In the 22+ years that I have been writing Turov on Timing, I have been asked (essentially) the same question many times. The “New Readers Report” that is email to every new subscriber contains most of the answer to these questions. In what follows, I will attempt to answer all of the issues so that all subscribers, both present and future, will have a complete answer.
The question I received Friday (December 11, 2015) was the following: “As you know, it is impossible to enter a sell on a stop order if the market is trading below the stop price at the time of entry. SPX opened gap down, telegraphed to us all well in advance of stock market open via futures market. Why no advisory email amending your instructions to all us subscribers? – The market will open way below your stop price, so are you saying go short on open or what?”
My answers (plural):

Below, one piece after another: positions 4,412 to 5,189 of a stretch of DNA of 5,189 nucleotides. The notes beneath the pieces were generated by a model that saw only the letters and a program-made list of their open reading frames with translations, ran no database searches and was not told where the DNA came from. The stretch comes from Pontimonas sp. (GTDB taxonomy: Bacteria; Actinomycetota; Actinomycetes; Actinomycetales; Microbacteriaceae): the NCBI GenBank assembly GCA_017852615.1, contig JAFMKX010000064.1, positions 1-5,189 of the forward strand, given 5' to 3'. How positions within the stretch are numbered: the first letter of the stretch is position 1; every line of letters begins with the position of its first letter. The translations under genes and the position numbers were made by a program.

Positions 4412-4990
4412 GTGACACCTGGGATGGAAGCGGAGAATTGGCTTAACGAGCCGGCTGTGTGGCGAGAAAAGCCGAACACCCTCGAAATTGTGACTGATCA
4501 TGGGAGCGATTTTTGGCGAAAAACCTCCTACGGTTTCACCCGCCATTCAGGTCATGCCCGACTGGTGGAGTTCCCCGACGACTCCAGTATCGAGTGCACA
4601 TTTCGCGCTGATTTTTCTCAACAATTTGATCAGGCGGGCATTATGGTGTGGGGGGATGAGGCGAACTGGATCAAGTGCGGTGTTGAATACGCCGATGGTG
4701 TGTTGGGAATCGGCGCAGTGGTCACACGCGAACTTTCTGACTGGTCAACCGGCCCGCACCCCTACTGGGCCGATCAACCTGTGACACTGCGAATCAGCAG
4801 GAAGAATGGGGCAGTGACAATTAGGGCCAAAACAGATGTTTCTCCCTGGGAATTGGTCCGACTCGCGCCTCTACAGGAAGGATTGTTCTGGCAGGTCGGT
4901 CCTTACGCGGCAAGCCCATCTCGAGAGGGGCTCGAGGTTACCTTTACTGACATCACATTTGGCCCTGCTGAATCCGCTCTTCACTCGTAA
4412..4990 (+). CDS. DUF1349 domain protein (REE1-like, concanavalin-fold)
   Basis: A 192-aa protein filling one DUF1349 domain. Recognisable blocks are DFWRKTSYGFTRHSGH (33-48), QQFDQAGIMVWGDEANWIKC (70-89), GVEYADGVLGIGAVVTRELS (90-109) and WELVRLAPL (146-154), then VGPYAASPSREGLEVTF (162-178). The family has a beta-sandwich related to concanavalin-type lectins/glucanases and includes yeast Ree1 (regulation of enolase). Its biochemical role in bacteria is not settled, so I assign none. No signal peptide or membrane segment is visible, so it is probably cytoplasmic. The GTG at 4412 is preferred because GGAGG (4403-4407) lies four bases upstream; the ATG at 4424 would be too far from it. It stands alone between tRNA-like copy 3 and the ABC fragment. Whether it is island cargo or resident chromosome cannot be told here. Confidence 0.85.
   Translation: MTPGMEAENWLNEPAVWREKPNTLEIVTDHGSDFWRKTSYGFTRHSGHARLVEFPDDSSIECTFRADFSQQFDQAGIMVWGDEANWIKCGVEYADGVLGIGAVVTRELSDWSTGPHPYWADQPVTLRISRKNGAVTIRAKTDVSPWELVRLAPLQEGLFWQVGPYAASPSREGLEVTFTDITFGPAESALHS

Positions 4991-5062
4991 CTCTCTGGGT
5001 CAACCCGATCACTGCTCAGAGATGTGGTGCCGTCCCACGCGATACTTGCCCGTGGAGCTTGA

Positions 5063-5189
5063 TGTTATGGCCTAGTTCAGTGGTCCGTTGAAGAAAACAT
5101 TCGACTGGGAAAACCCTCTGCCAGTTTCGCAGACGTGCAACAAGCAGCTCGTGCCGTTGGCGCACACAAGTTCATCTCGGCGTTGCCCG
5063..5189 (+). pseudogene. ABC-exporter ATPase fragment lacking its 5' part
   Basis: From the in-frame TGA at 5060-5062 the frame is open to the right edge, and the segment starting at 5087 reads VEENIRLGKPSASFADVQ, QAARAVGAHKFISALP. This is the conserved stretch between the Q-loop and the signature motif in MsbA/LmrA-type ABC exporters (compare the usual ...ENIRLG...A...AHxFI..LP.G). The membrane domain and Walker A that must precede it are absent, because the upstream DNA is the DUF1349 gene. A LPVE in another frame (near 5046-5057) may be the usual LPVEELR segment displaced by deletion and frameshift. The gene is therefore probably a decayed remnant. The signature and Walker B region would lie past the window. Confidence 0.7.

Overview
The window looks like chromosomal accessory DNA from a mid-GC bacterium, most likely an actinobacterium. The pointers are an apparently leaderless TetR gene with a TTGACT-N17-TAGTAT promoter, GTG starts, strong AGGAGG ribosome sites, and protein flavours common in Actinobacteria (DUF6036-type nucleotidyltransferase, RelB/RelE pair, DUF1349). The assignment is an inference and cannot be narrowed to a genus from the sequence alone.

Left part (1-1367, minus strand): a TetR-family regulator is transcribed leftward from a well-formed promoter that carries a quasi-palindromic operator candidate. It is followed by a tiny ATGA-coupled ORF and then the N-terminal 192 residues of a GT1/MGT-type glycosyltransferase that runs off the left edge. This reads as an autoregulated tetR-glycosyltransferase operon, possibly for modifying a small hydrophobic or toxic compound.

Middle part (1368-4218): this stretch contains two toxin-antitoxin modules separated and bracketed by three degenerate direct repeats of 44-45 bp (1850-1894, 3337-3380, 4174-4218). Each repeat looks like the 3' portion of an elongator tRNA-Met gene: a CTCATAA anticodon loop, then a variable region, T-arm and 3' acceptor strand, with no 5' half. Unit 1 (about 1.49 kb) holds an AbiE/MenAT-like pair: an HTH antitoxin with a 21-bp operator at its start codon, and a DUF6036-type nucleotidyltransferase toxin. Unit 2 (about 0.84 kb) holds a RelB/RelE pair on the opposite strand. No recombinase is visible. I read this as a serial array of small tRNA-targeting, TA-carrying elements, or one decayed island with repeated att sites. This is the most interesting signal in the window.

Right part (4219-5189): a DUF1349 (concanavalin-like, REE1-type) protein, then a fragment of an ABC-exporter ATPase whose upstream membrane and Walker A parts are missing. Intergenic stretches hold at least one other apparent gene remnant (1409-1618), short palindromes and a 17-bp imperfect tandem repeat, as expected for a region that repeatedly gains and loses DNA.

1. From the “New Readers Report”: In the October 2000 monthly issue of Turov on Timing, I wrote, “related to the issue of when there is a gap opening in futures but not in the cash index as reported by www.bigcharts.com, “…The problem cuts both ways: For simplicity, let’s say the cash index (SPX) closed at 1500 the night prior to my hotline, and the futures (SPF) closed at 1510. We’ll assume that Fair Value at the time is 10 points and that the futures closed at fair value. Let’s say I issue a recommendation to go long at “SPX 1505 stop or 1495 limit, whichever comes first.” If SPF gap opens up 12 points at 1522 (equivalent to an SPX price of 1512, assuming the Fair Value spread is maintained) I will indeed book the recommendation as having been a purchase at SPX 1505 (assuming that www.bigcharts.com reports the opening at or below 1505). One could argue that this overstates the TOT track record performance by 7 points, and such an argument would be valid. On the other hand, if the SPF gap opened down 12 points to 1498 (equivalent to an SPX price of 1488, assuming the Fair Value spread is maintained) I will book the recommendation as having been a purchase at SPX 1495. One could argue that this understates the TOT track record performance by 7 points, and such an argument would be just as valid as the prior one. Yet wonder of wonders, I get emails when the first event occurs and not the second! Obviously, one reason for that is simply human nature. But perhaps another reason is that our recommendations are good, and if it is a “buy” recommendation, the odds of a higher gap opening are more likely than the odds of a lower gap opening! Also, by the nature of the oscillator versus momentum indicators that I use, there is a tendency for stops to be closer to the last price than limits are. In the long run, this ‘gap discrepancy’ will be somewhat balanced, but as I have acknowledged on numerous occasions, the structure of the recommendations does result in a small but unavoidable overstatement bias.”